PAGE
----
MATTHEW FREEMAN: There is absolutely no balance, unfortunately. At the beginning of this, we certainly– we were all calling it– it’s a marathon at sprint pace, and that hasn’t slowed down. Our lab and everyone else’s lab in this field that are working on this virus are working at an amazing pace to try to understand the virus better, develop therapeutics, get clinical trials run, and then out into the population so we can get approvals. It just hasn’t slowed down. I don’t know when it will, but in our lab, it certainly has not.
IRA FLATOW: How are you viewing the second year of the pandemic?
MATTHEW FREEMAN: I think I look at it two ways. I’m quite optimistic about all of the vaccine that has been really rapidly developed through all of these companies. We’re working with Novavax on their vaccine directly. Seeing that out in trials and the two vaccines that have EUA approval already, in a year, that is incredibly remarkable. I know we keep saying that, and I don’t think the general public really realizes what a scientific endeavor it has been to really develop these fast and safely.
The other aspect of it, though, is the cases are not slowing down, and so the scary thing and the kind of, I guess, sad thing to me, really, is that we’re not protecting ourselves the way we know how to protect– of social distancing, wearing masks. And so seeing the case numbers increase, it’s really disheartening to watch this move not just in the United States but around the world, people not doing the things that we know can protect them and getting really just tired of it, which I totally understand. But the case numbers are certainly not slowing down, and it really– it saddens me that we aren’t getting better at this yet.
IRA FLATOW: You talk about being saddened by this. Do you take your work home with you? I mean, does it affect you when you leave the lab?
MATTHEW FREEMAN: Sure. I don’t think I’m depressed at home. I certainly am working more now in the last 12 months than I have ever before, staying up late. I miss some kid bedtimes and dinners. But I have an 11-year-old and an eight-year-old and a wife who is also a physician scientist at Johns Hopkins. So all of this impacts all of our lives, whether it’s somebody working in a lab or it’s a single mom at home trying to put her kid through virtual school while they work a job. It’s– everyone is finding their way through this, and I think that we all have a role to play, whether it’s in a lab or, you know, otherwise.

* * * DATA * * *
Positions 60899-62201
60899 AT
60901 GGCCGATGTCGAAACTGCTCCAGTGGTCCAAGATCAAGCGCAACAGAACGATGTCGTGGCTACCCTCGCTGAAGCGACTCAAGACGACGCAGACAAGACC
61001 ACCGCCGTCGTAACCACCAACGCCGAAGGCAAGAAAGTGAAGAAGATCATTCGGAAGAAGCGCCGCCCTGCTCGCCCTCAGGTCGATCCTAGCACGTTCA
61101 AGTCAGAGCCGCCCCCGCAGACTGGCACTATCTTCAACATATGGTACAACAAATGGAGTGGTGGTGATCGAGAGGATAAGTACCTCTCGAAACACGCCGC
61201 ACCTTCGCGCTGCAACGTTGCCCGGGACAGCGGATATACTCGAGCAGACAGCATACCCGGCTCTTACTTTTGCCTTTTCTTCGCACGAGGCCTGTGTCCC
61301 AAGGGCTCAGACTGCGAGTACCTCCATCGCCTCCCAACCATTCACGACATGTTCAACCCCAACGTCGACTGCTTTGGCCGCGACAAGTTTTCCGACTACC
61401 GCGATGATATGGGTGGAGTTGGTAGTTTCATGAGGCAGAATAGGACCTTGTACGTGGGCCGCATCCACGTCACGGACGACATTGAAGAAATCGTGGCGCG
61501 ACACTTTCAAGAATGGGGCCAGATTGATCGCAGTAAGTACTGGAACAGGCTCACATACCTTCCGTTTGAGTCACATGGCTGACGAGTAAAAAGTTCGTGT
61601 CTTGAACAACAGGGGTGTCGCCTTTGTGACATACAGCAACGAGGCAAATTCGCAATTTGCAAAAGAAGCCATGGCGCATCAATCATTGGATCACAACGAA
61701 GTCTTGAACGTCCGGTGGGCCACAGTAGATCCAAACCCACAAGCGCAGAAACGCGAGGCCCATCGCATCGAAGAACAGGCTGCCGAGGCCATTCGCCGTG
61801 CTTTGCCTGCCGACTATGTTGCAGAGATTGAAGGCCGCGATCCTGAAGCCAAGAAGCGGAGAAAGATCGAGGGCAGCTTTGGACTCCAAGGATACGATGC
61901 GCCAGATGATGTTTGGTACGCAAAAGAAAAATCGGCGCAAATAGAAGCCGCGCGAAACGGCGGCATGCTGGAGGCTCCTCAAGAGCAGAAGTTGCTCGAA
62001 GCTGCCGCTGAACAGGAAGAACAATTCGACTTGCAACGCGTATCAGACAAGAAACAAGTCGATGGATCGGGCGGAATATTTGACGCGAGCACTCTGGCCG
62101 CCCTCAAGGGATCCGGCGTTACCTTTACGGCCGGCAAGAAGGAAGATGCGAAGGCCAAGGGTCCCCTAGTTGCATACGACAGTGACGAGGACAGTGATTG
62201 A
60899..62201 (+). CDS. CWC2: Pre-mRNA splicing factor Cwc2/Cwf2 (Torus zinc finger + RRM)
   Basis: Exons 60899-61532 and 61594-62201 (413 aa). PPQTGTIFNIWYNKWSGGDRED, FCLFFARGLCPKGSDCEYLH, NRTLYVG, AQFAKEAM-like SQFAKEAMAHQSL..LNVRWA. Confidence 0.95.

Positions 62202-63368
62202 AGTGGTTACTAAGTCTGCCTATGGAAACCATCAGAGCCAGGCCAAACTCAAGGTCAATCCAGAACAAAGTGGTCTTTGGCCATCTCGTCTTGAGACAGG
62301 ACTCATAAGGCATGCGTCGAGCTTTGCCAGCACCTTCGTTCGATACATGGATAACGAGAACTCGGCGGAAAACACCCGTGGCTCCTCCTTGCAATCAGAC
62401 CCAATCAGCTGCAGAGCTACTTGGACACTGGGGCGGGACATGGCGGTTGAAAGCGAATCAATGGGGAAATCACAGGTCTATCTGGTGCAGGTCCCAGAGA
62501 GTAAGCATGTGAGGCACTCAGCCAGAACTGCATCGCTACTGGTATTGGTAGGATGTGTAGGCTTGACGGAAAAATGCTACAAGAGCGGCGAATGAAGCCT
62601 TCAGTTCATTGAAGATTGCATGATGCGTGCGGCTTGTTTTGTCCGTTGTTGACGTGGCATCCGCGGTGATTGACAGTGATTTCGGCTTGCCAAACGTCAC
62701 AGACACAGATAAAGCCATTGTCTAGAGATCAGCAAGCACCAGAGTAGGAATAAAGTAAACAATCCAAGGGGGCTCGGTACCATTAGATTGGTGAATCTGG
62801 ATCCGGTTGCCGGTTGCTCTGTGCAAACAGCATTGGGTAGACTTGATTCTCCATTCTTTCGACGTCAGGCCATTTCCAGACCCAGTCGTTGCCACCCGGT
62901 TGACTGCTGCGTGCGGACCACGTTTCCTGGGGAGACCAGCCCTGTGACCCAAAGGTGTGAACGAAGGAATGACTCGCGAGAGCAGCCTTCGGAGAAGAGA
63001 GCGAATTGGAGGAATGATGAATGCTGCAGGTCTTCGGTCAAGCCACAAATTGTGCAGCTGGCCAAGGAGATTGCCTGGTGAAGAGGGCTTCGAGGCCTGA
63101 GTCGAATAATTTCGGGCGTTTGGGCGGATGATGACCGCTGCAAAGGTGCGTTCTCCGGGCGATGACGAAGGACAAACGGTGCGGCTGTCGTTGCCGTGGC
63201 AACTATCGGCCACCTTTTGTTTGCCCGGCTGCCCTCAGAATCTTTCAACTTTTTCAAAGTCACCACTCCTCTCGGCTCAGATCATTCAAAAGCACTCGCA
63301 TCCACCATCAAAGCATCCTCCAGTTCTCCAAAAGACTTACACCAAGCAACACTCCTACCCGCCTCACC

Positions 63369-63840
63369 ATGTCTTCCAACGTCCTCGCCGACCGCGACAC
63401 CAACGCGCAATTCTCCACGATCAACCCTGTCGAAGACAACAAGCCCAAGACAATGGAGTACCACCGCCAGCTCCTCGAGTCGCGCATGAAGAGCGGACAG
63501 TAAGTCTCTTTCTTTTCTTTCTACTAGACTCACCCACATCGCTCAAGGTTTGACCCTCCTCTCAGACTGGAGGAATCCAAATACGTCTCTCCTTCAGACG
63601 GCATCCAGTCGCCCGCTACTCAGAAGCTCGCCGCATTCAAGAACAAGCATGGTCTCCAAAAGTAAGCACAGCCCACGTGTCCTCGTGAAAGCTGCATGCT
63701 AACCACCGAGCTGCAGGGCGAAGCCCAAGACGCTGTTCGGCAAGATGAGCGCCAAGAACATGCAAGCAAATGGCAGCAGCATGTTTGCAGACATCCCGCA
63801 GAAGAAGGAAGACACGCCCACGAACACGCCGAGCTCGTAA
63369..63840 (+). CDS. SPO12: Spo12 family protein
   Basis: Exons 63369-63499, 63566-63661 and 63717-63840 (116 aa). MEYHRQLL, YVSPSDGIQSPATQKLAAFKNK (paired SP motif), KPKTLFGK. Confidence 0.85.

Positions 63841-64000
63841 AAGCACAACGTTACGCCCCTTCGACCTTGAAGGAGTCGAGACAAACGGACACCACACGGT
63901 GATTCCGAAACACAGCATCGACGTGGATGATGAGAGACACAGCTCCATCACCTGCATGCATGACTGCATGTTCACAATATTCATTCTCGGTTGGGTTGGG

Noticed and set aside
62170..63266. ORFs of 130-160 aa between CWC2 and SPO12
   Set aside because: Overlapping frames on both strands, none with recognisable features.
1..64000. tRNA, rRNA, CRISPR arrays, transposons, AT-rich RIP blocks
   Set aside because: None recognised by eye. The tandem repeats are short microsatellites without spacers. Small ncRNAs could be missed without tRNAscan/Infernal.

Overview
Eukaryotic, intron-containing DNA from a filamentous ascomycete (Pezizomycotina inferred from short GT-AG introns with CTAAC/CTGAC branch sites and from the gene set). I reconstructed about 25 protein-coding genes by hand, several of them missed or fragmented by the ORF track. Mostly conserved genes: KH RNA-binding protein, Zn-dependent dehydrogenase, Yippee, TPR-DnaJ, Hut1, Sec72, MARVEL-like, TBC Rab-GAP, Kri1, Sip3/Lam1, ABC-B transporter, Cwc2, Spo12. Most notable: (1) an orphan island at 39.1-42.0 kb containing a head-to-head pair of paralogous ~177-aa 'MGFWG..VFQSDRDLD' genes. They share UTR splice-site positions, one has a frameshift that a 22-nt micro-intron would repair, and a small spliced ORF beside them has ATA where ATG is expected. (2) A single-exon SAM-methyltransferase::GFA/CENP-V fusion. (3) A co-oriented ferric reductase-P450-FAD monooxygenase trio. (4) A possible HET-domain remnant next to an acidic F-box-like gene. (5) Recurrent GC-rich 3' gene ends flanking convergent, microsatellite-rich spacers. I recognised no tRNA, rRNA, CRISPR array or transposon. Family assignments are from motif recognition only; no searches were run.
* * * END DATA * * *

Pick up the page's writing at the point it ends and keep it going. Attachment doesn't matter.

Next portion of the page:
IRA FLATOW: What do you want us to know about your work and COVID researchers in general?
MATTHEW FREEMAN: What I want everyone to know is that, again, everyone plays a role in this, that we can work as hard as we can in the lab to develop vaccines and antibodies and drugs, but if everyone out there is not helping themselves by distancing, wearing masks, doing the real things that we know are interventions that are non-pharmaceutical interventions that really reduce the risk of being infected, that is where everyone can play a role in this. I also want everyone to know that the vaccines that are rolling out now have gone through trials very rapidly, and I know there’s some concern in the community that, no, that’s not normal and maybe they aren’t safe. That certainly is not the fact– not a fact in any of the things that we have seen both published and unpublished, where all of the rigors of normal scientific research and clinical trials are still there in these experiments and in these– in Phase I, II, and III trials.
So I want everyone to understand that these vaccines are safe, and that the therapeutics are safe, and combining those therapeutics with protecting yourself by following all of the normal public-health measures are really how we can get ourselves through this.
IRA FLATOW: Thank you very much, Matthew, for taking time to be with us today.
MATTHEW FREEMAN: Thank you very much for having me, and good luck, and stay safe.
IRA FLATOW: Yeah, we’ll check in with you along the way. Is that OK?
MATTHEW FREEMAN: Absolutely. Thank you.
IRA FLATOW: Matthew Freeman is an Associate Professor in Microbiology and Immunology, University of Maryland School of Medicine in Baltimore.